MEP Corina Crețu, member of the European Parliament’s regional development committee and Commissioner Ferreira’s predecessor said that EU countries are facing three challenges.

There is a delay in spending the money from the previous budget, compounded by a late agreement on the new legislative package, complicated by the recovery.

“So we are in a way in a luxury situation, having a lot of money but not project pipelines supporting the needs of the people,” the former European Commissioner for regional policy said.

Regional fund spending slow despite Commission claims

EU countries have been much slower to spend structural funds aimed at reducing regional and social inequalities than in the previous seven-year budgetary period, figures from the European Commission show.

Member states had by the end of last year spent 56% …

“What I’m afraid is that many European countries have put cohesion funds on hold until they know whether their recovery plans will be accepted by the European Commission,” she added.

“I don’t think it’s a problem at all if we are slightly delayed on setting up the new programming period because for the moment […] we are in survival mode,” Normunds Popens, deputy director-general for implementation at the European Commission’s regional policy department told a recent EURACTIV event.

“It’s true that the RRF is coming in,” Popens admitted, pointing out that the EU executive sees the fund as helping to exit the pandemic-induced crisis in the next two to three years.

“So there I think we are looking at our programme as a more long term instrument which will stay there for another seven years,” Popens said.

“This is why taking a little bit of time this year, for me, it’s completely justified and actually very good, because we will arrive at quality programmes which will stay there and continue the work we are doing with REACT-EU and the RRF for the years to come,” he added.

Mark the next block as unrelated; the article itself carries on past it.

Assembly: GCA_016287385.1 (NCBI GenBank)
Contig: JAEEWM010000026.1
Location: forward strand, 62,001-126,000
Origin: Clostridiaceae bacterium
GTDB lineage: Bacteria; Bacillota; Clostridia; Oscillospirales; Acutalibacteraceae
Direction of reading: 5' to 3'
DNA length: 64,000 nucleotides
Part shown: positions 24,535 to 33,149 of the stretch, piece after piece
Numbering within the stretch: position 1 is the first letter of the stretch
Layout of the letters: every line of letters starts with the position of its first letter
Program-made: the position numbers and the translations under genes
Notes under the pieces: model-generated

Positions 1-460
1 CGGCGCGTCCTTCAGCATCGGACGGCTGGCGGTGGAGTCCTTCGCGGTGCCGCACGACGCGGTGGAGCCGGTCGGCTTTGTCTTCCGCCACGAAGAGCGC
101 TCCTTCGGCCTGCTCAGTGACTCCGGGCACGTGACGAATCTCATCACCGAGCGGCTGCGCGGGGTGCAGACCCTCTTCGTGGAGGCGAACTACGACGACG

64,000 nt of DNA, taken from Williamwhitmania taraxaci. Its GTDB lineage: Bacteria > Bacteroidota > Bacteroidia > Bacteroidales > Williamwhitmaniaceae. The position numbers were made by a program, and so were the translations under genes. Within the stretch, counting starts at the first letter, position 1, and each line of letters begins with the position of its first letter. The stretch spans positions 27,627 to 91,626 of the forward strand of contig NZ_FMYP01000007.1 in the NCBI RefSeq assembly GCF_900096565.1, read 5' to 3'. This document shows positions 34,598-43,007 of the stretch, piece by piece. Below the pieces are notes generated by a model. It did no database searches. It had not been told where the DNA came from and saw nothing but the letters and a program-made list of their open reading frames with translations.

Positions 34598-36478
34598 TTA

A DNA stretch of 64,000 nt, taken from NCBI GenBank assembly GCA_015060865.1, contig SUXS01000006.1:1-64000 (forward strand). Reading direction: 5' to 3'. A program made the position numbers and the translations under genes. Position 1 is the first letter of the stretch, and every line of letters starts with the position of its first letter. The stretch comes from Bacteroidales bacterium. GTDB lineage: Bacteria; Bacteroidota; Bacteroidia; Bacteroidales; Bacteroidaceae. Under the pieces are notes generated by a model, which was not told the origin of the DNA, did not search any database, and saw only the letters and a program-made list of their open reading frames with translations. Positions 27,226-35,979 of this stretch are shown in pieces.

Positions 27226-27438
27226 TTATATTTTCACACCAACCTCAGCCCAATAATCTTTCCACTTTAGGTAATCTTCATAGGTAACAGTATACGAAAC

The REACT-EU is also a €47.5 billion new fund. When the coronavirus first hit, the European Commission relaxed rules on cohesion funding to allow regions to draw on the €37 billion of unused EU cash.

The REACT-EU, financed from the money the EU executive is borrowing from the markets for the recovery, is supposed to bridge emergency measures and the classical cohesion policy. Other stakeholders point out that more thought needs to be put into where the money will go.

“There is a lot of potential in the recovery fund. There is a [also] lot of potential in the cohesion policy,” said Claire Roumet, the director of Energy Cities, the European association of local authorities in energy transition.

“What local and regional authorities would need now is just to stop, [and] be able to think exactly what would be their strategy,” she added.

Otherwise, Roumet warned, “we will never have good plans […] That is exactly what we need in terms of absorption rates, in terms of everything, we need to say stop. Now we just think.”

[Edited by Josie Le Blond]